Sunday 21 November 2010

Apologia Poetica, Chapter 55. Beginning to decipher the code?

As promised, I have published my ongoing research into deciphering the code in chapter 55 and nyou can read it at I haven't actually deciphered anything yet although I feel I have made some small progress in untangling the clues. I confess I've reached a dead end at the moment and although I do have some other ideas to explore there is nothing sufficiently convincing for me to think it worth sharing.

Even if the web site inspires someone to have a go at following my lead and succeeds where I have failed, then it has to be worth it.

Good luck!


Thursday 11 November 2010

Update on wheel progress and decoding chapter 55

Just to update folks who are interested. After my last effort to persuade people that I knew the principle behind Bessler's wheel and the fiasco that resulted, I swore to myself that I would keep my mouth shut in future. The trouble with making such claims is that, understandably, people demand proof - and without a working model no such proof is available. Unfortunately I succumbed to the requests to share my ideas and in effect shot myself in the foot. However,  (didn't you just know that there would be a 'however'!) my recent experiments have revived my optimism that I shall succeed eventually and I simply have to share it (my optimism not the design!)  But don't worry , I shall keep my ideas to myself until such a time as I can reveal a working model. I won't even hint at my design so then I won't be tempted to share it until I can prove it.

So why am I bothering to say this? Well I have just been counting up how many emails I have received since my premature crowing, several months ago now, (just the ones which simply asking me how things are going) and I counted 67! This particular blog was prompted by getting five in one day earlier this week, so this is just to update those kind people who I consider my friends and who seem supportive of my attempts to publish what I know (or what I think know!).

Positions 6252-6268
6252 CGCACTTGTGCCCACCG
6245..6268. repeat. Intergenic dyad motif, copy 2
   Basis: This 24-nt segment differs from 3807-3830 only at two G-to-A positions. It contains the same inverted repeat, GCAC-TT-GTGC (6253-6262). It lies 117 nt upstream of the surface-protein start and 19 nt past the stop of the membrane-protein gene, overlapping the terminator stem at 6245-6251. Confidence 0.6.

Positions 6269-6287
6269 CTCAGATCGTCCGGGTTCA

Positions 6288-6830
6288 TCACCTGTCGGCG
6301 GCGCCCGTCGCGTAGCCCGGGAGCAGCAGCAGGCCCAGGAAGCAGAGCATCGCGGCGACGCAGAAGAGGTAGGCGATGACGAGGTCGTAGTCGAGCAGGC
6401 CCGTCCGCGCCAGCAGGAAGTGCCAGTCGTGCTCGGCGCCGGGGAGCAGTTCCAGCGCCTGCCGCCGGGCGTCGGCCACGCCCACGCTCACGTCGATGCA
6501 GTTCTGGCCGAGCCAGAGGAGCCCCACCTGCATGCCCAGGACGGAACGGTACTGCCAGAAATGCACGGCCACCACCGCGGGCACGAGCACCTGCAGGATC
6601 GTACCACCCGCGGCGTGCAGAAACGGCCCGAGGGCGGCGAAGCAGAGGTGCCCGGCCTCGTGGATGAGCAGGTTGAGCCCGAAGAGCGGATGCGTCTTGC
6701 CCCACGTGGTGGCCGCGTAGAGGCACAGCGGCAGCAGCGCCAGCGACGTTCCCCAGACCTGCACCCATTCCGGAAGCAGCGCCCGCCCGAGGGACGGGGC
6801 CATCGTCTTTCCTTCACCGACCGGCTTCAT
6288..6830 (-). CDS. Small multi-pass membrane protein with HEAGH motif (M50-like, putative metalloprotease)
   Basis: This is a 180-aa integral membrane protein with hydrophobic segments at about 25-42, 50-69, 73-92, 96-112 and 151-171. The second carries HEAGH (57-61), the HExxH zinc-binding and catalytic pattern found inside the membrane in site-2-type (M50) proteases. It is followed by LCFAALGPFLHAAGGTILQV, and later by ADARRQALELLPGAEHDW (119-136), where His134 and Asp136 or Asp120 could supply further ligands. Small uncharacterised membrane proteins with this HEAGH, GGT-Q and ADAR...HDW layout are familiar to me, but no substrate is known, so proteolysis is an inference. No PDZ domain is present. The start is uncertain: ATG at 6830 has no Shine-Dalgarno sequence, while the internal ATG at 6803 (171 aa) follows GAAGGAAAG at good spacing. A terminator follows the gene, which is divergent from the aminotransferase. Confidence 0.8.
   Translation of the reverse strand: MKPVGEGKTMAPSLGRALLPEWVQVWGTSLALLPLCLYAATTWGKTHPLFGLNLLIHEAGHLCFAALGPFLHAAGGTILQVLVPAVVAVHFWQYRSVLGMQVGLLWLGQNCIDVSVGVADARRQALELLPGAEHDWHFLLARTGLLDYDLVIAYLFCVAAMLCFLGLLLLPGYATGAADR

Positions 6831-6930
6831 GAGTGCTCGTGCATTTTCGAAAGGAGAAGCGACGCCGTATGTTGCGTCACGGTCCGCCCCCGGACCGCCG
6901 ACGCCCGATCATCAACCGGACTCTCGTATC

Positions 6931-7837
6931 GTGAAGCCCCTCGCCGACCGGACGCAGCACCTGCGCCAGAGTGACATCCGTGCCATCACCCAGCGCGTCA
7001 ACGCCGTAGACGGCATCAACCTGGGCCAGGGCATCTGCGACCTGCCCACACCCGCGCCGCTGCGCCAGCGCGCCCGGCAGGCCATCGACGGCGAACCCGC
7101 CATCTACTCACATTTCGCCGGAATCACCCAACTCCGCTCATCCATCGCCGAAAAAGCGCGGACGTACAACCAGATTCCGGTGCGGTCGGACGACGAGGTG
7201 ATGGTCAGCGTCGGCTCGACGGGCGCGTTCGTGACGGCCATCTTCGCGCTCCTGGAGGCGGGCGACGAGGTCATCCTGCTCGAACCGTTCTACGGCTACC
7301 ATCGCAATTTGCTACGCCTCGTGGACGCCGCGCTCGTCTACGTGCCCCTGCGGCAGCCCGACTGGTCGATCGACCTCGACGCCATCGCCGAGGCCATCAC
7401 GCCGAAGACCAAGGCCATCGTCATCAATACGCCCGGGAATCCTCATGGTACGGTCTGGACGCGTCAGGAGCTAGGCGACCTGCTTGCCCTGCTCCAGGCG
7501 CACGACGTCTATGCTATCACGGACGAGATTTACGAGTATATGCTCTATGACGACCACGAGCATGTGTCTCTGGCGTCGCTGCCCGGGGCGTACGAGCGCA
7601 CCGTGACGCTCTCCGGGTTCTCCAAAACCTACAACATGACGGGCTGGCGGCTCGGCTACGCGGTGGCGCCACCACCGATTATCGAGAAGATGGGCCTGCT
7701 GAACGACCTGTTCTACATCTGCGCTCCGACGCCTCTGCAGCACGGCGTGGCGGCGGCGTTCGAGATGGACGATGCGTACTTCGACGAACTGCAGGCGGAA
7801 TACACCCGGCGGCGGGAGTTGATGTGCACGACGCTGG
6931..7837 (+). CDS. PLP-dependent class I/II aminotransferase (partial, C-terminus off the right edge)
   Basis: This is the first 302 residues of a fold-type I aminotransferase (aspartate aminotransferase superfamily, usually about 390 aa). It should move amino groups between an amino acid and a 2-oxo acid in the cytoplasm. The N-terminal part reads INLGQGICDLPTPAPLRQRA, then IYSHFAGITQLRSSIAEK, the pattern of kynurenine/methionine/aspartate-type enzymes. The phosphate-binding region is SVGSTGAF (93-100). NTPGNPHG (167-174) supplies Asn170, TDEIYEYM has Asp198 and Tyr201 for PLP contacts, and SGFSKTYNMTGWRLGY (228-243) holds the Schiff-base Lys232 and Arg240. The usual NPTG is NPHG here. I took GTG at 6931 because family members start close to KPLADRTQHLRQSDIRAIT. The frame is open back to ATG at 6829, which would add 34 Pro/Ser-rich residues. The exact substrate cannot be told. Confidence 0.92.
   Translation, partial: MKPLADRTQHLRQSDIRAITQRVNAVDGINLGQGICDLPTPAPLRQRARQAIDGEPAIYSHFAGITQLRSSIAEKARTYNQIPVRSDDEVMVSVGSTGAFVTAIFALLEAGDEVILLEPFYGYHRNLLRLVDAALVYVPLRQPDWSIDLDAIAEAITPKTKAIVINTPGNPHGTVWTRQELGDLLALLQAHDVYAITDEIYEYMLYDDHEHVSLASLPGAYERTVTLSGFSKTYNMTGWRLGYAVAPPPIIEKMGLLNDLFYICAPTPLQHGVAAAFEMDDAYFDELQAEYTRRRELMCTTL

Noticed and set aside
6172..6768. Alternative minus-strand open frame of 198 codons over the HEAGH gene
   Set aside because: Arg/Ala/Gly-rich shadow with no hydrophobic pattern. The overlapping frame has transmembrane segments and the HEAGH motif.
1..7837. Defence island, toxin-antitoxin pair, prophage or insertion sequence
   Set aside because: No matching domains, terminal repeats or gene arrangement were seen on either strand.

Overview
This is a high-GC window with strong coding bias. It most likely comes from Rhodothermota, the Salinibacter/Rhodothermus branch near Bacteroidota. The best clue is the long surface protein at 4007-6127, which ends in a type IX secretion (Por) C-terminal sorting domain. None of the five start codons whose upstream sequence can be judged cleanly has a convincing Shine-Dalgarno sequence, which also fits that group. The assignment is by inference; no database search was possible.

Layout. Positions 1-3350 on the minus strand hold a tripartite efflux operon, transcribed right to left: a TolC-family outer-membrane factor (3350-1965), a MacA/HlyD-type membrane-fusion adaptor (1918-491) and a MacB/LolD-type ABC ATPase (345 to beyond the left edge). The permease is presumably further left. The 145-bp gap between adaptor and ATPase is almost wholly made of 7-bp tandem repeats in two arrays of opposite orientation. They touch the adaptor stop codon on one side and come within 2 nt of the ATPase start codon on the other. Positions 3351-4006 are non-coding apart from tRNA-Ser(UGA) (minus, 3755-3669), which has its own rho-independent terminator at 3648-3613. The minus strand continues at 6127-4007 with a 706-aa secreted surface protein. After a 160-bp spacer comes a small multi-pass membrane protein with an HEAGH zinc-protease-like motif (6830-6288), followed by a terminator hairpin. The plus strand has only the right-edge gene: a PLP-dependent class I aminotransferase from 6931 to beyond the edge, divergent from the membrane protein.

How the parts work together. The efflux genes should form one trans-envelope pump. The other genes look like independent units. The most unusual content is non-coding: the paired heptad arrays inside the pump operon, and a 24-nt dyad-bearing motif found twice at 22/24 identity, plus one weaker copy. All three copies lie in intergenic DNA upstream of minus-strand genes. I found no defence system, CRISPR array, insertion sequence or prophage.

As those who read this blog may remember, I am preparing to post some stuff about my attempts to decipher chapter 55 which I believe holds an encoded message. I was going to hold off until I had included everything about my work on this material, however recent posts on the besslerwheel forum about chapter 55 have encouragedd me to publish what I have done so far, in the next few hours. I'm sure I shall receive the usual dose of criticism mitigated by supportive emails, but if my efforts help someone else towards deciphering the code then it will have been worth it.

I hope that the web site at is not too long and the evidence not too badly argued. I have found it quite difficult to explain without getting into too much detail and yet not omitting important points.


Thursday 4 November 2010

Bessler's "Connectedness Principle".

A couple of weeks ago I received an email asking me what I understood by Besslers "connectedness principle". I answered to the best of my ability at the time, but I have had further thoughts about it which I thought I'd put down here.

In his Maschinen Tractate number 9, Bessler says:-

"Because experience shows us that the ball-driven wheels like those seen in the present figure and diagrams were of no avail, people speculated on another principle, namely on weights. To be sure in all the weight drawings that I have found, these weights appear simple and are not connected together with belts and chains, even in Leupold, but nothing can be accomplished with any device unless unless it responds due to my connectedness principle..."